Advocates Draw Attention to Our Nation’s Infrastructure, Which is (Still) in Bad Shape

By Elizabeth Brotherton-Bunch
May 16 2016 |
File Photo

Infrastructure Week 2016 aims to highlight all the reasons why infrastructure matters.

Labor leaders, business folks, government officials, academic types and average Americans across the country are all coming together this week to shine the spotlight on our nation’s crumbling infrastructure.

The Alliance for American Manufacturing is among them — we are one of 150 organizations taking part in Infrastructure Week 2016. The theme this year is “Infrastructure Matters,” drawing attention to the impact that infrastructure has on our daily lives, from the roads we drive on to the energy grid that powers our homes to the pipes that supply our water to the airports that allow us to travel around the country.

America’s infrastructure certainly could use the attention — to put it mildly, it is in rough shape. The American Society of Civil Engineers gives it a D+ rating, and estimates $3.6 trillion would be needed by 2020 to get it to where it should be. Researchers at Duke University found that there’s a $900 billion investment backlog for transportation infrastructure across the United States.

Then there is the qualitative evidence. Transportation Secretary Anthony Foxx threatened last week to shut down the much-maligned D.C. Metrorail system if there weren’t immediate changes to fix safety lapses. Meanwhile, the water crisis in Flint has drawn attention to the nation’s aging pipelines.  

The time to act, it would seem, is now. And infrastructure advocates even scored a victory last year when Congress passed a $300 billion long-term transportation funding bill, authorizing six years of projects. It was the longest term highway bill in a decade.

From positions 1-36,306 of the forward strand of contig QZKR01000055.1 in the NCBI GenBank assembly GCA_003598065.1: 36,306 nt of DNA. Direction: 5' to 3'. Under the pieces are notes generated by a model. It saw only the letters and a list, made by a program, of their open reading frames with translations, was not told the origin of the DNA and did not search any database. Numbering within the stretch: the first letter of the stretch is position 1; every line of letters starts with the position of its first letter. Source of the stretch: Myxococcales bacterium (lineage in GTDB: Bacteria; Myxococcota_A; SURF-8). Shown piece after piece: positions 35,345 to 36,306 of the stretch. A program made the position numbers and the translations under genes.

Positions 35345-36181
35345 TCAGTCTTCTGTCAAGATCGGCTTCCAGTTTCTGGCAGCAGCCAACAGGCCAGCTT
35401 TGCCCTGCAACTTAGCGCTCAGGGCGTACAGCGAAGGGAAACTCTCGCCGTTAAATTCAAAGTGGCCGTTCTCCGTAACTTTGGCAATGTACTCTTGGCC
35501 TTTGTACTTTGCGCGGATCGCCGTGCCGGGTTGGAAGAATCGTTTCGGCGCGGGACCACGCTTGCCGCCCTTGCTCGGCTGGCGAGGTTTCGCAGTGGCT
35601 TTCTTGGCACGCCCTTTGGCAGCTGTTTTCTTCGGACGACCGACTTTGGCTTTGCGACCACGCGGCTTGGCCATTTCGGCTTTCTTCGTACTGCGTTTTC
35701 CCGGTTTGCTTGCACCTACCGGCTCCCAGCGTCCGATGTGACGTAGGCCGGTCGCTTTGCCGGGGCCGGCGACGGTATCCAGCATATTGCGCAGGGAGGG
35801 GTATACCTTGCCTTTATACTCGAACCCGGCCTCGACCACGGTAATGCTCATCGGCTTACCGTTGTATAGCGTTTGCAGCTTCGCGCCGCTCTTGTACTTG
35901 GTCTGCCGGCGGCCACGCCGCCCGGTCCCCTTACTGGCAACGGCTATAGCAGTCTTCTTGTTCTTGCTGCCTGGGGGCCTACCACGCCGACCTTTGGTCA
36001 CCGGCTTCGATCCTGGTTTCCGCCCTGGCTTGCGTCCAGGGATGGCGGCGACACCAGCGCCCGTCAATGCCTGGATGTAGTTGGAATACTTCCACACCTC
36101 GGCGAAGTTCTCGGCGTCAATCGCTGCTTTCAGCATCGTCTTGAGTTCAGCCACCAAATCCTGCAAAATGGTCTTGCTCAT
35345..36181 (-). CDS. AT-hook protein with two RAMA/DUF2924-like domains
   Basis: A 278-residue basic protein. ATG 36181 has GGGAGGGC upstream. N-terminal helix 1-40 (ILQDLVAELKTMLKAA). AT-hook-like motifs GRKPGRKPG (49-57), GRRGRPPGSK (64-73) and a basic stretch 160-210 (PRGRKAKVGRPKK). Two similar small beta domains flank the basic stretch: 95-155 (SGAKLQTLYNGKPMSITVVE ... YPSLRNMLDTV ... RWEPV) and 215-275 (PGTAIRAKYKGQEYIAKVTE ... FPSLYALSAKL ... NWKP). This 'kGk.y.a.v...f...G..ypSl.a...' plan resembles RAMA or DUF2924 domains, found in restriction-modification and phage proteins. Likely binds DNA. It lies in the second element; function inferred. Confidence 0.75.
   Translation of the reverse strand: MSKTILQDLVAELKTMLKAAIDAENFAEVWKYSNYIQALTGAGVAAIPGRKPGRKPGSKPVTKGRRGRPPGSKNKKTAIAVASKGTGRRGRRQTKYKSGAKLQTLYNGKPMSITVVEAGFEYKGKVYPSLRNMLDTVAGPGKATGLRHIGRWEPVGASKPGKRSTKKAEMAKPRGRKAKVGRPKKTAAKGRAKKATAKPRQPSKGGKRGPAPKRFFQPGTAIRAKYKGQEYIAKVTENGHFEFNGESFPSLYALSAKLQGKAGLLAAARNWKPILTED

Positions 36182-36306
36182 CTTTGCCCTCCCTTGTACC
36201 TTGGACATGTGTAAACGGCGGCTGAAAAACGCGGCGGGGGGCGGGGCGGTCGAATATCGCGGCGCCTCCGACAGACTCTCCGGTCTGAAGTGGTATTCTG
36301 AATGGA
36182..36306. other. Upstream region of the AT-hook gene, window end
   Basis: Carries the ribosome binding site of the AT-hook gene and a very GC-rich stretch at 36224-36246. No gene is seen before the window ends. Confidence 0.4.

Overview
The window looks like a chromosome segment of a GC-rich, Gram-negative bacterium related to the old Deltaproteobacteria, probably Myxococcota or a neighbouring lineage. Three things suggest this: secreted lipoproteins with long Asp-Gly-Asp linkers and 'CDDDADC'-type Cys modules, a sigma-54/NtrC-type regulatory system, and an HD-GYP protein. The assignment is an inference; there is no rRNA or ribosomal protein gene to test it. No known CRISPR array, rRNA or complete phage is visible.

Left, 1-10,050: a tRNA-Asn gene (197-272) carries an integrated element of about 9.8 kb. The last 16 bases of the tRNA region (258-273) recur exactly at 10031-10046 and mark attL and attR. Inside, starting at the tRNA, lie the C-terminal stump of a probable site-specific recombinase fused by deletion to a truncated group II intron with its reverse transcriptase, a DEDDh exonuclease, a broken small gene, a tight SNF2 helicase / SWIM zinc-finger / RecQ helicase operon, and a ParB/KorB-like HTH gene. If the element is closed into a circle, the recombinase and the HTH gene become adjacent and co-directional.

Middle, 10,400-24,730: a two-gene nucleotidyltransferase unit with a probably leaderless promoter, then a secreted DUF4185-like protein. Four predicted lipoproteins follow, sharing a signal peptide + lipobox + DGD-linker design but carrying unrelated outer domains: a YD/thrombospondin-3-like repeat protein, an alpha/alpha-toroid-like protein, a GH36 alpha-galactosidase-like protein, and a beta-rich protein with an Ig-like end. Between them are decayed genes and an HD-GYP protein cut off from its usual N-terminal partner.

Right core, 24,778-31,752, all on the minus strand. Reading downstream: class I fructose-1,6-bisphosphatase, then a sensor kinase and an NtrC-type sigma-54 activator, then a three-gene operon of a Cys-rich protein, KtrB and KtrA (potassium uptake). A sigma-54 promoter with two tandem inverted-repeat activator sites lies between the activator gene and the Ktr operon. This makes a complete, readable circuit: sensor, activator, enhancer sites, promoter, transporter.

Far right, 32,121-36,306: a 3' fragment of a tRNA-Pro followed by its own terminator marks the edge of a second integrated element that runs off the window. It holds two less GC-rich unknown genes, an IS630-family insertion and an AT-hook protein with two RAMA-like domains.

But given America’s massive infrastructure backlog, that legislation merely should be a first step in a long, comprehensive process to rebuild America. The good news? Infrastructure investment is great for the economy — and the job market. Every $1 billion invested in infrastructure creates 21,000 jobs, and every $1 invested returns $3.50 in economic impact. A long-term bill worth $114 billion annually could create up to 2.5 million jobs.

What’s the hold up? Well, infrastructure isn’t the sexiest issue around these days. Plus, Members of Congress are hesitant to pass a big spending bill, which they fear could be politically unpopular.

That’s where Infrastructure Week comes in. This year, advocates want to show lawmakers — and candidates on the campaign trail — that infrastructure matters, and is an issue that must be at the top of the agenda come 2017.

Advocates are scheduled to lobby on Capitol Hill on Wednesday, and more than 60 additional events across the country will look at how infrastructure is impacting communities nationwide. You can check out events in your community, take part in the conversation online, and find a whole lot of other ways to take part here.

Don’t forget to tell your Member of Congress to rebuild America.